Bacterial Motility in 3D Porous Media

Direct imaging of E. coli in a 3D porous medium reveals switching between two modes of motion: hopping, in which the cell moves through extended, directed paths through the pore space, and trapping, in which the cell is confined for extended periods of time.

This movie shows our direct imaging of E. coli with fluorescently-labeled flagella (magenta) in a 3D porous medium. Our experiments show that the cell becomes trapped when it encounters an obstruction; however, the flagella continue to rotate as a coherent bundle for much longer than the unconfined run duration. The cell continues to reorient itself while trapped, eventually enabling the flagella to unbundle and re-bundle in a different configuration, which enables the cell to escape its trap and continue to hop through the pore space in a different direction.

3D Dyanamics of Mammalian Cells

MCF10A cells can generate enough force to push their way through the invisible soft granular microgel material that surrounds them.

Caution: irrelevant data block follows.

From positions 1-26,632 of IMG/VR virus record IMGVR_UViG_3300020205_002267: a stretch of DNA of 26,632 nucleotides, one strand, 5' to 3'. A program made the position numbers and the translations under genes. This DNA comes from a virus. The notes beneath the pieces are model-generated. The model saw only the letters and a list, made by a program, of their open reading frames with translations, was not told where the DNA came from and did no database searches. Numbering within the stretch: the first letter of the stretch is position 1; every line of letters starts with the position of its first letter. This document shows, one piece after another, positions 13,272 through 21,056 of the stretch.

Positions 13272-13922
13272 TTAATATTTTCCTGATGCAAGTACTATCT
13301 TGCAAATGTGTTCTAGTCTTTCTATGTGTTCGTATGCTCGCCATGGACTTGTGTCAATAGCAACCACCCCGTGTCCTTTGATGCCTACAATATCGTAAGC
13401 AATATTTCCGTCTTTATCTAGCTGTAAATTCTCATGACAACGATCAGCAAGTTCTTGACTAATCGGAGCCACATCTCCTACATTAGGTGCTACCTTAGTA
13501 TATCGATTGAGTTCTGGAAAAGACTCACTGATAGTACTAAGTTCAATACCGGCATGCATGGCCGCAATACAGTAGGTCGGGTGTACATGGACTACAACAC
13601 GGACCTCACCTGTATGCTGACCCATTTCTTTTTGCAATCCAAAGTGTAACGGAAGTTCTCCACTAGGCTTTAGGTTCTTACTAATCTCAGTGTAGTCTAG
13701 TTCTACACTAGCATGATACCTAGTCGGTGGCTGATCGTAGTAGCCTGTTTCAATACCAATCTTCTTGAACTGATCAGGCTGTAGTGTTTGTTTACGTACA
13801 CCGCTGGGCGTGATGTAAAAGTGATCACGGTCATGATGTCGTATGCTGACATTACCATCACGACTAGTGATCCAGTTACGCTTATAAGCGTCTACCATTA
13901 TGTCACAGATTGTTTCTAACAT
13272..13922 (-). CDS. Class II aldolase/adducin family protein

MCF10A cells embedded in LLS 3D growth media extend long filopodia, pushing through the invisible packed microgels.

3D Bio-printing

Uptake of dyes simulates potential assay for combinatorial drug screening. Liver spheroids were 3D printed in an array near dye-eluting polymer films.

Cancer spheroids 3D printed directly into liquid-like solid growth media and monitored in time-lapse. This assay can be employed to do spheroid culture and screening of a patient's cells for personalized medicine applications.

3D printing

3D printing into jammed microgel media allows complex paths to be followed while making nested thin-shelled structures. The Matryoshka dolls shown here have smooth curved shapes, sharp corners, and seamless joining between bases and tops as they are printed one piece at a time.

3D printing in the jammed microgel medium allows for complex structures to be generated without the restrictions associated with ink solidification.